Defiant flag-waving Afghans took to the streets Thursday to mark the country's independence anniversary, just days after the Taliban seized power and raised their own white standard over government buildings.
An AFP staffer saw one group of men and women unfurl a large black, red and green tricolour near Wazir Akbar Khan -- a suburb in the capital -- even as a pick-up truck carrying Taliban fighters cruised slowly by.
The truck slowed down and the group attracted some curious stares, but the fighters rolled on and ignored the show of defiance.
Amanullah Khan, then the emir, declared independence in 1919 after the third Anglo-Afghan war and the country has had dozens of flags since then.
The latest was adopted in 2013 and features three vertical bands of black, red and green, with the national emblem printed in white.
On Wednesday, Taliban fighters fired shots to disperse dozens of Afghans in Jalalabad who waved the flag ahead of national day.
There were also unconfirmed reports of shots fired in Kunar Thursday and Twitter showed several cars and motorbikes racing through the Asadabad suburb of the capital while flying flags.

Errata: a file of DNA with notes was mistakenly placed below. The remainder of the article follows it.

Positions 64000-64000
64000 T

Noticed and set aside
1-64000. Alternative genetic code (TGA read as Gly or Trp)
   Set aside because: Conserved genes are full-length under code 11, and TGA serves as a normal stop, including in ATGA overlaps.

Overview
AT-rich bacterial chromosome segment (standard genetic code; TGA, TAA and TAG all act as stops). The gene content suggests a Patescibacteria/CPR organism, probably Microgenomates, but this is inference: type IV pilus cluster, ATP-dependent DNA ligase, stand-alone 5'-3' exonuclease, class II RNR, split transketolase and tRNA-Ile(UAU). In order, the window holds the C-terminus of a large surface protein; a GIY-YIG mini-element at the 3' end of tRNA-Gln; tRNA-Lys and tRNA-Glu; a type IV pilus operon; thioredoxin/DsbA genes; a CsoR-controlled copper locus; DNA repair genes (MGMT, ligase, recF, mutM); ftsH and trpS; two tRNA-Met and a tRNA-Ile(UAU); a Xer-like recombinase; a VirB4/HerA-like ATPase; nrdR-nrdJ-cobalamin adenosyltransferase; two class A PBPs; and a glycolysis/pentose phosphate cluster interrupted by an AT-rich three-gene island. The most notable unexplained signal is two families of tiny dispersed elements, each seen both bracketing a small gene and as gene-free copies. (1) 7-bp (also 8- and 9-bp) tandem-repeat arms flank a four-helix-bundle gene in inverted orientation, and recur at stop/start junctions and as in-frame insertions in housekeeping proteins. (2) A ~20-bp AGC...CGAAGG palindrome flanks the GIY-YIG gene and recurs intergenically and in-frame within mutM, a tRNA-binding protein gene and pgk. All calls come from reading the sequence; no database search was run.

Social media also showed a crowd cheering a man shimmying up a pole in Abdul Haq Square -- also in Kabul -- before tying the flag to the top.
Another post showed dozens of protesters carrying flags and marching through the street elsewhere in the capital.
The Taliban flag is a plain white banner inscribed with the Islamic declaration of faith -- now a familiar pennant since the group's lightning-fast takeover of the country following a simmering 20-year insurgency.
On Thursday the Taliban put out a statement acknowledging independence day and the defeat of the British empire as well as the decade-long Russian occupation that ended in 1989.
"It is a matter of great pride for Afghans that their country is on the verge of independence from the American occupation today," it added.